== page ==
Arts & Entertainment

Your online identity is up for grabs

Is your Facebook page your intellectual property? Do you browse the internet with careless bliss while taking BuzzFeed quizzes and shopping on Amazon? If you do, you’re one of thousands. But here’s the thing, you don’t own anything — not your search history or what you post, and certainly not what you look at — even if you’re in private mode. Oh if it were only that easy.

With every “I agree” box we click, we accept to have our information looked at, analyzed and shared amongst other companies. However, large internet companies essentially control the internet — long gone are the days where a digital democracy in which everyone has equal status and say online was a viable option.

Dr. Alexandra Nutter Smith, a popular lecturer in the Interdisciplinary Arts and Sciences at the University of Washington Tacoma had some great insight to just how our online identity is dealt with and how copyright laws have changed over the years, from protection to litigation.

Nutter Smith described “the details that you put into your profile status, updates, everything … things like check ins” to be up for grabs for the website you’re using. Most people are all too aware of this cringe-worthy “I’m being watched” feeling that comes with obvious surveillance. However, it usually goes away once you start online shopping, at least for me it does — Amazon can solve many woes.

Yet, what most people don’t realize — or try very hard not to realize due to the creepiness factor — is that the obvious ways websites track you is only the tip of a gnarly iceberg. Nutter Smith says there are much more invisible ways to track. This usually consists of interaction between websites.

This interaction works something like this: they’re ganging up on you to sell you those sunglasses you know you really don’t need. The tracking mechanism knows you’ve been looking at Ray Bans for an inordinate amount of time, so it then advertises them on a completely unrelated — or so you thought — site. As Nutter Smith explained the process, “if you use two sites that happen to use the same tracker, they’re able to triangulate that data so it’s not just personal information, its behavioral information as well.”

So while online companies don’t know personal things like what you look like or what your doing in your free time (as long as it’s offline), they can still paint a pretty large picture about you. Facts like what you shop for online, how many times you tagged your bestie in that slow blink meme, and what kind of bars you frequent on Saturday nights are all privy to some dude trying to sell you not only physical items, but also social media platforms, web tools and basically any other type of website. Business sites are all trying to get traffic, so they could also just be trying to sell you the idea of using their website instead of any others.

The “Web 2.0” movement, allows for more interaction between user and creator, as well as blurring the line between them. Users are creators now. While, it has added to the online experience, it has also allowed for monetization of our online activity.

On this topic, Nutter Smith commented, “The technology develops hand in hand. No one is developing technology magnanimously, like out of the goodness of their heart.” At the end of the day the company wants to make money, not advance technology for advancements sake. We can see this specifically in the plans for a Google car that drives itself. Google doesn’t really care about advancement for advancement’s sake; they want to allow people more time to be on the computer — and using Google — while riding home.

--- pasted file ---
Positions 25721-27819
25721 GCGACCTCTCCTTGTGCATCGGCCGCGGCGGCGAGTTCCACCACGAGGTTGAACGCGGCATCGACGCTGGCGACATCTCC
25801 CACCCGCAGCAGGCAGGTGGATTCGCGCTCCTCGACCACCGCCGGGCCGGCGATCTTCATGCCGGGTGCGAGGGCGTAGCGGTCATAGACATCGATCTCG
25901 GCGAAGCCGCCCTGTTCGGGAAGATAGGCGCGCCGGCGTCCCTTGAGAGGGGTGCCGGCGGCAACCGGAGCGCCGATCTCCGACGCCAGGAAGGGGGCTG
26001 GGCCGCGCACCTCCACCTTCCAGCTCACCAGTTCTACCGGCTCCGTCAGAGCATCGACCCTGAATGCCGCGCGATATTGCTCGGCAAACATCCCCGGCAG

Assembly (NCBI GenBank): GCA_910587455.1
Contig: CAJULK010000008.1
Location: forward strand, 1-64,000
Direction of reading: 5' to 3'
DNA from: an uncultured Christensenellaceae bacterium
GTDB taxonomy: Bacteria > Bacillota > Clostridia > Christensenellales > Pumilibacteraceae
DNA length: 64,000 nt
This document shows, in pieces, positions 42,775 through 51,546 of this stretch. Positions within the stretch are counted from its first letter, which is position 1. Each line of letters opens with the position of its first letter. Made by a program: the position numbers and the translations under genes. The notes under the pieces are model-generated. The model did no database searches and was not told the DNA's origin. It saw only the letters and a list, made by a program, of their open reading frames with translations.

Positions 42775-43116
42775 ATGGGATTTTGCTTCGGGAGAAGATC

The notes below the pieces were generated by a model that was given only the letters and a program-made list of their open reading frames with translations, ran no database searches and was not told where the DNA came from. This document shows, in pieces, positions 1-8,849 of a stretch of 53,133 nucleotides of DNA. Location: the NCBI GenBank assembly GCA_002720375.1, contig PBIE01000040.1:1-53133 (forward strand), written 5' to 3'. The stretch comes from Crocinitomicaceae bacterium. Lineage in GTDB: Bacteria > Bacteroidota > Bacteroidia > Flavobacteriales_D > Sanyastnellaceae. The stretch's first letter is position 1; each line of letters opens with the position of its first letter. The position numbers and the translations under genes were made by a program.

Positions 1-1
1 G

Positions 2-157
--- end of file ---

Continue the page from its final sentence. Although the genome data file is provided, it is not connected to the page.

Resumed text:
How can we protect ourselves? “In the opinion of a lot of digital activists, it shouldn’t be our job,” said Nutter Smith. Laws would need to change to truly protect people online. However, until then, we can set up “do not track” lists and do our best to retain our personal information with the tools set forth by other digital activists. Nutter Smith said that this issue, like many others, requires a “structural change and it’s hard to imagine a model in which our privacy would be protected.”


“Originally, like 100 years ago, copyright laws were passed in the U.S. to foster artistic expression,” said Nutter Smith. Before this, there was no incentive for novelists or artists to make their work — anyone could copy it. Copyright was introduced to protect artists from this and ensure that they could make some kind of living off of their artistic passions.

However, as the layers of business grow and “there becomes more levels for people to make money, the pursuit of copyright violations becomes increasingly aggressive or predatory” mentions Nutter Smith. This is why copyright is now hand-in-hand with litigation.

This is of vital importance for anyone online. Nutter Smith believes “it’s unfortunate that your average internet user would have to essentially protect themselves from the predatory information gathering behavior of ” internet service providers. However, until there is a systematic change, this is where we are.

“We get news that seems to be free, we get ways to communicate with people that seem to be free entertainment, and so I feel like the more people know about it the more uneasy we get,” says Nutter Smith. While these things seem free, companies often take our information — all the while we are often being marketed to.

For more information on protecting your online identity, Electronic Frontier Foundation has very understandable information, as does Do Not Track which provides a personalized approach to protecting yourself online.